Online Poker Legal Landscape – Overall US Picture
Currently, Nevada is the only state which has launched legal online poker. The first official hand was played online on April 30 of this year, and though Delaware and New Jersey have also legalized online poker, they have yet to officially open the virtual doors on a poker room. Both of those states promise some type of online poker offering for their residents by the end of the year, and there are currently three separate pieces of legislation at the federal level floating around the halls of justice.
The Department of Justice has decided that online poker is a game of skill and not of luck only, and that has paved the way for individual states to make their own decisions regarding the legality of Internet poker. California and Pennsylvania are two states which would like to join the trio mentioned above in providing online poker to their residents and travelers. There is currently decent support in both of those states, as well as pending legislation, which would make online poker play and some other forms of gambling legal for their residents and visitors.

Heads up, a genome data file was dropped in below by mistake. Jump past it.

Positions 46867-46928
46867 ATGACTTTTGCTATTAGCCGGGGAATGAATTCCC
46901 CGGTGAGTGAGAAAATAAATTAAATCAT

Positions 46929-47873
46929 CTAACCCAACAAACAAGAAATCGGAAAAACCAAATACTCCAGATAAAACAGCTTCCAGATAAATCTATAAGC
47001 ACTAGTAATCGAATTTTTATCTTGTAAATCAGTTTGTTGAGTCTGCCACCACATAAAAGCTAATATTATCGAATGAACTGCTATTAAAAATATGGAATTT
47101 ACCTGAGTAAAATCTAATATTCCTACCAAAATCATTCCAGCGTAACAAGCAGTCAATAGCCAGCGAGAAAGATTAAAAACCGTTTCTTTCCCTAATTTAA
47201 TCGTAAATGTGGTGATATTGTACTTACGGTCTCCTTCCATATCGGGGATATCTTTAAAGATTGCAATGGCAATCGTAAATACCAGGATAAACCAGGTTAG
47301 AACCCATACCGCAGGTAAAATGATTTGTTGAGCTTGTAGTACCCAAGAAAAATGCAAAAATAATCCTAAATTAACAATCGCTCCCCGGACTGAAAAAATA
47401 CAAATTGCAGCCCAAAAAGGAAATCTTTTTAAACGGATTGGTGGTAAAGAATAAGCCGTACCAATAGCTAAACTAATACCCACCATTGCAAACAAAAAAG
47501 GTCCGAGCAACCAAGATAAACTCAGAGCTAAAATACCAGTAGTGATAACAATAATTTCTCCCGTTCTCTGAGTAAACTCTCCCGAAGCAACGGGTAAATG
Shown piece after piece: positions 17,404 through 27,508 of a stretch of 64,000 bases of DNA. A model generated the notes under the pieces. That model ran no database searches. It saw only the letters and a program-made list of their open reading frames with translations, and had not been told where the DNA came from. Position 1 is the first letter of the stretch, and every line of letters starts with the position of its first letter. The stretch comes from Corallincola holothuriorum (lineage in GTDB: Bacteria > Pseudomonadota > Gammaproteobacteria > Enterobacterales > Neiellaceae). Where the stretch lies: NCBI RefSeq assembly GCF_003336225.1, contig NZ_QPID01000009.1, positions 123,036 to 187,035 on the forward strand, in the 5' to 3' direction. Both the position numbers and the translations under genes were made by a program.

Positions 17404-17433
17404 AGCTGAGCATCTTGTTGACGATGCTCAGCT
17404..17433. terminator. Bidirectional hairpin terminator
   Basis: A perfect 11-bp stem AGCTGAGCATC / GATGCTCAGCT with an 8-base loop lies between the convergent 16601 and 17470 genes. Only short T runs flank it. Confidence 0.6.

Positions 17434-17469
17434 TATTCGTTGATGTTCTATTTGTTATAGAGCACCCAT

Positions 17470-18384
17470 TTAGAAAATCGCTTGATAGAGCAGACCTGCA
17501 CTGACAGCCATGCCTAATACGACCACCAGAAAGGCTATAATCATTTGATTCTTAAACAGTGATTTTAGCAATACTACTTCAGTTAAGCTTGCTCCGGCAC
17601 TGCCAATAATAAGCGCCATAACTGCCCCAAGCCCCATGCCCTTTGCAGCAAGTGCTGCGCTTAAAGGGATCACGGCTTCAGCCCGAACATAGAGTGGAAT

Senate Majority Leader Harry Reid of Nevada is the author of one current piece of online poker legislation that has so far seen a medium level of bipartisan support. His proposition is that a federal online poker ruling and blanket regulation is required to offer the best and safest experience for United States citizens. The Reid proposal covers online poker only, outlawing other forms of casino gambling and sports betting. However, a recent bill filed by Democratic Representative Peter King of New York in the House of Representatives calls for all types of Internet casino gambling to be legalized nationwide.
John Pappas is the president of the poker proponent Poker Players Alliance, which carries a powerful membership of more than 1 million like-minded individuals. Pappas has been called upon to represent his argument for Internet poker in state-sponsored and federally-sponsored legislation in the past. He recently stated that worries about age verification and protecting problem gamblers can “be addressed on the Internet even better than in” one of the many physical casinos located in Nevada and elsewhere in the United States.
Online Las Vegas style poker in the United States is already a reality in Nevada. And US citizens can currently legally play online poker at the virtual portals owned by companies physically based outside of the US. With US online poker currently legalized in three states, and with multiple federal level Internet poker legislative packages currently on the table, online poker has already arrived. And the online poker legal landscape in America seems to increasingly favor an adoption at state and/or nationwide levels moving forward.